I also really like the direction that this story is going, as I am a big fan of well-done non-linear story-telling. The Disciples were barely mentioned in Lord Loss, and much  of Demon Thief was spent establishing the “organization” (because they seem like a hoard of cats lead by an extremely grumpy old cat who doesn’t actually want to lead and is kind of a douchenozzle), and its relationship with its leader, Beranabus.

Yeah, I don’t think we are supposed to actually like Beranabus, and I don’t. Well, maybe it’s better to say that I don’t like his actions. “Oh yeah, Kernel I’ll totally help you in your quest to find your brother, only after you help me find this magical artifact that’s where Only-God-Freaking-Knows and I don’t even actually know where it looks like. It’ll probably take about a thousand years or so, deal?”

That being said, there were moments when I really thought that, despite what he said to the contrary, he really does care for his Disciples. He outright saves a few of the them in the book. That being said, he did pull some crap on them, like forcing a young woman with the power to see glimpses of the future, named Nadia Moore, to help him find the Ka-Gash thingy, despite the fact that she was absolutely miserable and hated Beranabus with every fiber of her being.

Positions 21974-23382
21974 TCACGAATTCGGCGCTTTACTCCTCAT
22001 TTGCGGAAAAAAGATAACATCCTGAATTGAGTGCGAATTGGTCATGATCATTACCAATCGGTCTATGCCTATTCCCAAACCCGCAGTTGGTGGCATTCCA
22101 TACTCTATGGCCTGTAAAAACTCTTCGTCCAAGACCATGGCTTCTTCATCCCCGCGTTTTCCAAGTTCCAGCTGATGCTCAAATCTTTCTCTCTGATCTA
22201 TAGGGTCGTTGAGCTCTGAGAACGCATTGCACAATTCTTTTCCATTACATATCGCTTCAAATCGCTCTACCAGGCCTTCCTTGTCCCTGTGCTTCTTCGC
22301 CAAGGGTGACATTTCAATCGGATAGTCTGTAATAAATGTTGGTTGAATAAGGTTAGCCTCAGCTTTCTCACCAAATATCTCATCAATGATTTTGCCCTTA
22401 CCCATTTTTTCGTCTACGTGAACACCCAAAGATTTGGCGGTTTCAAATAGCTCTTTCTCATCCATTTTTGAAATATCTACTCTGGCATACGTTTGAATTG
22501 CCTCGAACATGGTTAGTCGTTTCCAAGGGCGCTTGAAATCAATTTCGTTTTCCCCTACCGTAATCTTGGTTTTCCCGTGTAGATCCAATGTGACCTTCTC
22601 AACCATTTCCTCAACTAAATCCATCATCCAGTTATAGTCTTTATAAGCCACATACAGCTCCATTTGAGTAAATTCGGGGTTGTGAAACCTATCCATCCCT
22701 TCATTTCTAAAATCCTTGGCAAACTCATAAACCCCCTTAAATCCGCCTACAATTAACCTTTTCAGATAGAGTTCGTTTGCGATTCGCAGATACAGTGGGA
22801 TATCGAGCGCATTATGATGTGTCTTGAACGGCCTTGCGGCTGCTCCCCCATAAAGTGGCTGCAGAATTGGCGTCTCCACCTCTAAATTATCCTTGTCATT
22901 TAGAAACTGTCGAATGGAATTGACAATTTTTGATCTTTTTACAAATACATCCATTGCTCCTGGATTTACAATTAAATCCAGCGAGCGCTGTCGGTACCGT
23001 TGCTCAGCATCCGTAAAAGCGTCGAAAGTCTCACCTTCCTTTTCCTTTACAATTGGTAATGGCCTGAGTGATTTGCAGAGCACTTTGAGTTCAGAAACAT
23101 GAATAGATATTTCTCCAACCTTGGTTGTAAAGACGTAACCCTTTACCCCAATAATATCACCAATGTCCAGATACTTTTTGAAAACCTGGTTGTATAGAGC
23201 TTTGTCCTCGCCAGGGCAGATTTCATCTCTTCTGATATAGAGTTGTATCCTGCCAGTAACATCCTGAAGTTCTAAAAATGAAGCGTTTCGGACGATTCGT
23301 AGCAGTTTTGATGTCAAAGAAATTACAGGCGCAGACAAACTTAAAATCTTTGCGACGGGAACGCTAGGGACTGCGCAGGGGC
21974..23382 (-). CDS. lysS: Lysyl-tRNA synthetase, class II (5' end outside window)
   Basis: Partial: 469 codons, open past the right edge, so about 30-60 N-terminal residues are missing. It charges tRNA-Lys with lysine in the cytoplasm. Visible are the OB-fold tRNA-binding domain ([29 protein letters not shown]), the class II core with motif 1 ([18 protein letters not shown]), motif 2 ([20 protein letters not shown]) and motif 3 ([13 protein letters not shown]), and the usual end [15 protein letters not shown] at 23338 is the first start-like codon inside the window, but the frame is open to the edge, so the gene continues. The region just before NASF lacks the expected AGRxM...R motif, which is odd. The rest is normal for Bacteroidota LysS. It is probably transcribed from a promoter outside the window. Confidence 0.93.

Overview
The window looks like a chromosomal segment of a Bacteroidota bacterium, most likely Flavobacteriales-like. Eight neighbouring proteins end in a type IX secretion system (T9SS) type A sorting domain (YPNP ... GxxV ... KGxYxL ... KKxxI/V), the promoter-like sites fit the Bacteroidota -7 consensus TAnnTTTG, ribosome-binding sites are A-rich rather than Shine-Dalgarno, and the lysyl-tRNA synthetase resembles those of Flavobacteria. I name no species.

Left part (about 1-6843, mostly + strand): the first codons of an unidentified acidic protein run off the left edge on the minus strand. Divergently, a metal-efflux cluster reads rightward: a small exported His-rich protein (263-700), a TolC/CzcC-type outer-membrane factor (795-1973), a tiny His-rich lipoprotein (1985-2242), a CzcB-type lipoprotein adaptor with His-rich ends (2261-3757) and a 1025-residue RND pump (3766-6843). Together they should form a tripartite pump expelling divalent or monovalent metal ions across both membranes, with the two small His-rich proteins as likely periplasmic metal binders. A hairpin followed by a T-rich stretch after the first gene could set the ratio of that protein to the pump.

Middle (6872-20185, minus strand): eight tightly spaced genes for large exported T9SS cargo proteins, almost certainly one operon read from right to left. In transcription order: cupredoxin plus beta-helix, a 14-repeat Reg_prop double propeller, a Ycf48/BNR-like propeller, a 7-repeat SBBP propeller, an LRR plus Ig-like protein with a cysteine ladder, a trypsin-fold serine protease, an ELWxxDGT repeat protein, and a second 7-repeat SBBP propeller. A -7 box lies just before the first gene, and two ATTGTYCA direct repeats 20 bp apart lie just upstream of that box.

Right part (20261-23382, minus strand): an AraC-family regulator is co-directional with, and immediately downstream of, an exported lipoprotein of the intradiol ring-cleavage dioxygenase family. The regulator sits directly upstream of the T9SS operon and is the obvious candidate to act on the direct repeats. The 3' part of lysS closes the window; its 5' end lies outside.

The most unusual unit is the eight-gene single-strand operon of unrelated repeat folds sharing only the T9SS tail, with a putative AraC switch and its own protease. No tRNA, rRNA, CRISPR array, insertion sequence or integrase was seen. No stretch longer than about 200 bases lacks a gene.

Speaking of, we are introduced to the Ka-Gash, a magically weapon that can apparently destroy the demons once and for all. It’s a major part of this book, in that a good portion of it is Beranabus and company trying to find the thing, and I’m pretty sure this will come up at some point later in the series.

Finally, I’d like to say that this book has one of the best twist endings I’ve read in a mystery novel in a good while. Seriously, I did not see this one coming. At all. And I especially didn’t expect the Ka-Gash to materialize the way it did, and I feel like it was a clever and different way to insert the Ka-Gash into the story.